Advanced numbers via KenPom.com

Numbers: 12.9 PPG 6.3 RPG 5.2 APG | 102.0 OffRtg 24.5 %Poss 54.6 eFG% 27.3 ARate 43.3 FTRate

2 Jorden Duffy: G 6’1″ SR 

Duffy is a scorer who can light it up from deep when he is on. In the CBI he was finally healthy and he broke out with 18 per game. He’s not been hitting them at the same rate this season, but he’s averaging 10 a game and is a solid contributor right now. He’s a streaky guy so expect him to break out during this conference season.

Numbers: 10.0 PPG 4.2 RPG 2.2 APG | 103.9 ORtg 19.1 %Poss 42.9 eFG% 34.7 FTRate

3 Roosevelt Smart: G 6’3″ JR 

Rose is listed as a guard but he plays the “three” or SF position often. In modern basketball this is not really a big deal, but this is also usually a bigger wing than the two-guard. NT is shorter across the board, so the 6’1″ Umoja Gibson will often play the two while Rose is at the 3. Smart is a shooter, plain and simple, and he can light it up. He had an injury in the offseason. He’s not quite back to the level he was at last year (110 ORtg, 19.5 per game compared to this year’s 95.7, 10 ppg) but he is working his way back into shape.

He is not driving and getting to the line as much and that is a good reason why he isn’t as efficient or effective just yet. He’ll get there.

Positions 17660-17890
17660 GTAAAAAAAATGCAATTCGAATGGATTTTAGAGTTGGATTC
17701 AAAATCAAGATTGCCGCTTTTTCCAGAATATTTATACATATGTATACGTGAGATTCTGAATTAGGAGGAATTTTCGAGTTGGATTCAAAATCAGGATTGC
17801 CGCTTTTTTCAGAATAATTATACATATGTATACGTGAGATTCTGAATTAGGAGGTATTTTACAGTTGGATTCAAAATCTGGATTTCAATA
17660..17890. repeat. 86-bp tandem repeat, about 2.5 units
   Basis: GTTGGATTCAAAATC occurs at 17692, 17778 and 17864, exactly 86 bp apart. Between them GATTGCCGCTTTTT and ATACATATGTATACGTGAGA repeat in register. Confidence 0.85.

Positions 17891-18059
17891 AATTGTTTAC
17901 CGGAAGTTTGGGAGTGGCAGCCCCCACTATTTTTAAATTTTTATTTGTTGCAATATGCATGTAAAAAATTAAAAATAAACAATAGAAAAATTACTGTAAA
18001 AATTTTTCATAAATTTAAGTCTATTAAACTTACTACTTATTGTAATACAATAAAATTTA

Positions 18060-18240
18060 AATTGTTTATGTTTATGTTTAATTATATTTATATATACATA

Numbers: 10.9 PPG 2.4 RPG 1.3 APG | 95.7 ORtg 22.4 % Poss 50.0 eFG% 6 FTRate

23 Michael Miller: G 6’3″ SR

Mike Miller broke out in the CBI and he has been incredible since. He had 35 against Arkansas Pine-Bluff on 5/6 shooting from deep. He can shoot now, and has developed a nice little midrange attack using both hands. NT plays him at the 4-spot often and you can see how the four-guard lineup can be lethal with so many scorers spreading the floor. He has made 11 threes thus far this season, which was last year’s season total.

Numbers: 11.4 PPG 4.6 RPG 1.2 APG | 126.1 ORtg 20.7 %Poss 65.7 eFG% 32.5 FTRate

24 Zachary Simmons: F 6’10” SO

The key to this four-guard lineup has been Zach Simmons’ play. He has to do all the big man work since he is the lone big man. His offensive rating (131.2) is 31st in the nation among all players who have used at least 16% of their team’s possesions. That is to say he has been an efficient and productive offensive player.